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Statement from Minister Malusi Gigaba concerning new Regulations

source DHA Website

"Ladies and gentlemen, welcome and thank you for attending our weekly media briefing following the change in the executive as announced by President Jacob Zuma this past Sunday.We look forward to these regular interactions with yourselves with a view to briefing you on the implementation of government’s programme of action as we enter the second phase of radical transformation of our economy and thus help move South Africa forward.

Malusi Gigaba To Replace Naedi Pandor As Minister Of Home Affairs

At the outset of my briefing, let me reiterate some fundamental principles that should continue to guide the Department of Home Affairs.

My view is that the Department needs to continue working hard to ensure that every South African receives good quality service in terms of the critical documentation they need from birth to age of maturity; throughout all the stages of their lives. We need to ensure that we clean up and protect our National Population Register.

Critically, we need public servants who are ethical, have integrity and can be trusted. We need to continue to tighten the capacity of the state by modernizing Home Affairs and providing quality professionals to service our people at our frontline offices.

We must continue to protect our children through the work of the Film and Publications Board. Similarly, I continue to be inspired by how we have, over time, modernized the Government Printing Works (GPW) to enable it to issue secure, credible and high value documentations to South Africans. Plans are afoot to ensure that GPW develops further capabilities in the production of Smart ID cards.

In this regard, all of our officials must be prepared for the hard work that lies ahead as we move towards a hands-on activist and collective leadership that we will provide and they must be ready to play their own part in pursuit of that objective.

We need to continue ensuring the effective and efficient management of migration in the interest of the security of the country while ensuring that it contributes to economic development and prosperity of the country.

Turning to the subject of today’s media briefing, the Immigration Regulations, I am happy to announce that the Immigration Regulations of 2014 came into effect on 26 May 2014. Effectively, this marked the commencement of the Immigration Amendment Acts of 2007 and 2011 and the new Immigration Regulations, 2014.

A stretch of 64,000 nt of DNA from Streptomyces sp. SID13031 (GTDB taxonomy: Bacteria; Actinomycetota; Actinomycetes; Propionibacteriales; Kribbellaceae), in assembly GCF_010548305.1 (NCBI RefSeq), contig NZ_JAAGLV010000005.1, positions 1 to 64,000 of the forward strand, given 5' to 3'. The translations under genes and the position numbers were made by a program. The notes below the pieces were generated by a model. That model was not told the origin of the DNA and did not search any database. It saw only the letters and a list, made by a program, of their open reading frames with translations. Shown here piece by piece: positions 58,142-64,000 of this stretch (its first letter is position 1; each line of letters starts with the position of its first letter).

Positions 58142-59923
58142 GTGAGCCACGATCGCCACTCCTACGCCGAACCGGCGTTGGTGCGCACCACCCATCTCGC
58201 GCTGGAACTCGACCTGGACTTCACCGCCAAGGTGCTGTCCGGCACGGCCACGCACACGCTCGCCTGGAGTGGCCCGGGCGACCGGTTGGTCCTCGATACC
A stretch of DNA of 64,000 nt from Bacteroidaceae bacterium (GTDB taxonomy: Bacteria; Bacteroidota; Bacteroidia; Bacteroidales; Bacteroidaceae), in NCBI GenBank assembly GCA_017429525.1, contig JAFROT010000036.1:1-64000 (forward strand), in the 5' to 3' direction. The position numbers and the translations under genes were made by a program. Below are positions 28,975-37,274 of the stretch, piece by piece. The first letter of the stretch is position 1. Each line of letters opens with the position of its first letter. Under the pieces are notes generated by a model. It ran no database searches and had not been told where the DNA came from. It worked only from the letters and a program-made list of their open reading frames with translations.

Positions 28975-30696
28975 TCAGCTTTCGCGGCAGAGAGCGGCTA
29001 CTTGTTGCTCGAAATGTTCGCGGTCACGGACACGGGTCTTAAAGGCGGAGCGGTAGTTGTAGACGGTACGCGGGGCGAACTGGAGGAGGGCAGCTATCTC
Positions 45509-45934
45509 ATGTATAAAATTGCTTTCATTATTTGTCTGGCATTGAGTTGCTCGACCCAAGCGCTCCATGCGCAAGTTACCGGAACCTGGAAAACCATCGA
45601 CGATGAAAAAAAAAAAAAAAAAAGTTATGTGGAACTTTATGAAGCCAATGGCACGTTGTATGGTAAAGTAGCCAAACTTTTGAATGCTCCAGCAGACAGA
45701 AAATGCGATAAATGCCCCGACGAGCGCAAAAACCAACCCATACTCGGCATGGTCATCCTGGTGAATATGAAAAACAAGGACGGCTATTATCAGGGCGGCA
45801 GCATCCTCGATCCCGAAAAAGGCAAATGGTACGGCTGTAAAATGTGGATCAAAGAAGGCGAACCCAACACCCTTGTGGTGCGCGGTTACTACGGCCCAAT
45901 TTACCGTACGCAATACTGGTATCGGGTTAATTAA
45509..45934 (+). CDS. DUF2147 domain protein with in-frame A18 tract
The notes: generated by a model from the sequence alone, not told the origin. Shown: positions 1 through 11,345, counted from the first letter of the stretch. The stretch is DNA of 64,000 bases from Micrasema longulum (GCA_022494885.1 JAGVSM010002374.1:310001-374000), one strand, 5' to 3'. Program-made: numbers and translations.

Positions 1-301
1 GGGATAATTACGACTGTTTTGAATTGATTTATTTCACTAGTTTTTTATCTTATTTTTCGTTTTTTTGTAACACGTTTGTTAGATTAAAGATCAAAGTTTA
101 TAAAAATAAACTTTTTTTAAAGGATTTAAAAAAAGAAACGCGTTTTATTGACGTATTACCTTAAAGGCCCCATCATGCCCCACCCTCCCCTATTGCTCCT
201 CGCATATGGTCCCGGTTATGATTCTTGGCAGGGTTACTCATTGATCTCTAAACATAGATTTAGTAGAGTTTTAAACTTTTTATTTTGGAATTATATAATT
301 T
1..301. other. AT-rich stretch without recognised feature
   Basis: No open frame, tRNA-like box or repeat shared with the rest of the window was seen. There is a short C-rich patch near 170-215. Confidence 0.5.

You will recall that the Draft Regulations were published in the Government Gazette on 14 February 2014 for public comment. The closing date for public comment was 28 February 2014 but was extended to 07 March 2014 to allow for more submissions.

Following this public consultation process, we are happy to announce the following amendmentsto the immigration regulations:

  • Under the new regulations the word “visa” replaces the word “permit” except for the permanent residence “permit”. For example, a visitor’s permit will now be called a visitor’s visa, a work permit will now be called a work visa and a study permit will be called a study visa.
  • This means that under the new regulations there will be a clear distinction between short-stay visas and long-stay permanent residence permits.
  • The Act now requires that every child must possess his or her own passport.
  • A person who is on a visitor’s or medical treatment visa may not change his or her status whilst in the Republic except in exceptional circumstances.
  • Study visa will be issued for the duration of the study or course.
  • No business visa may be issued or renewed to a foreigner who intends to establish or invest in a business that is listed as undesirable business undertaking.
  • A person issued with a business visa must employ or prove that 60% of the total staff complement is South African citizens or permanent residents.
  • Quota work permit and exceptional skills work permits have been repealed.
  • A critical skills work visa has been introduced into the Act.  
  • An intra-company transfer work visa will be issued for a period of four years.  
  • A corporate visa will be issued to South African corporate applicants to employ a number of foreigners for a period not exceeding three years, after showing the need for employment of such foreigners.
  • An exchange visa (for persons under 25 years) will not be granted to conduct work pertaining to an undesirable work as published by the Minister in the Gazette, after consultation with the Minister of Trade and Industry.
  • An asylum transit visa issued at a port of entry will be valid for a period of 5 days to enable the holder to report at a nearest Refugee Reception Office.
  • Cross-border and transit permits have been repealed.
  • Persons who overstay for a prescribed number of times will be declared as undesirable - fines will no longer be charged for overstaying.  
  • Owners of or persons in charge of conveyances will be required to provide, through Advance Passenger Processing (APP), passengers’ information prior to departing for South Africa.
  • Section 46, which dealt with Immigration Practitioners, has been repealed as applicants will now be required to apply in person at the Mission in the country of origin or where they permanently reside.
  • First time application for visa will be made at the Mission and only renewals or extensions can be made in the Republic (at VFS Offices).

We take this opportunity to thank members of the public who took time to respond to the request for public comments during the drafting and finalization of the Regulations"

Minister Malusi Gigaba

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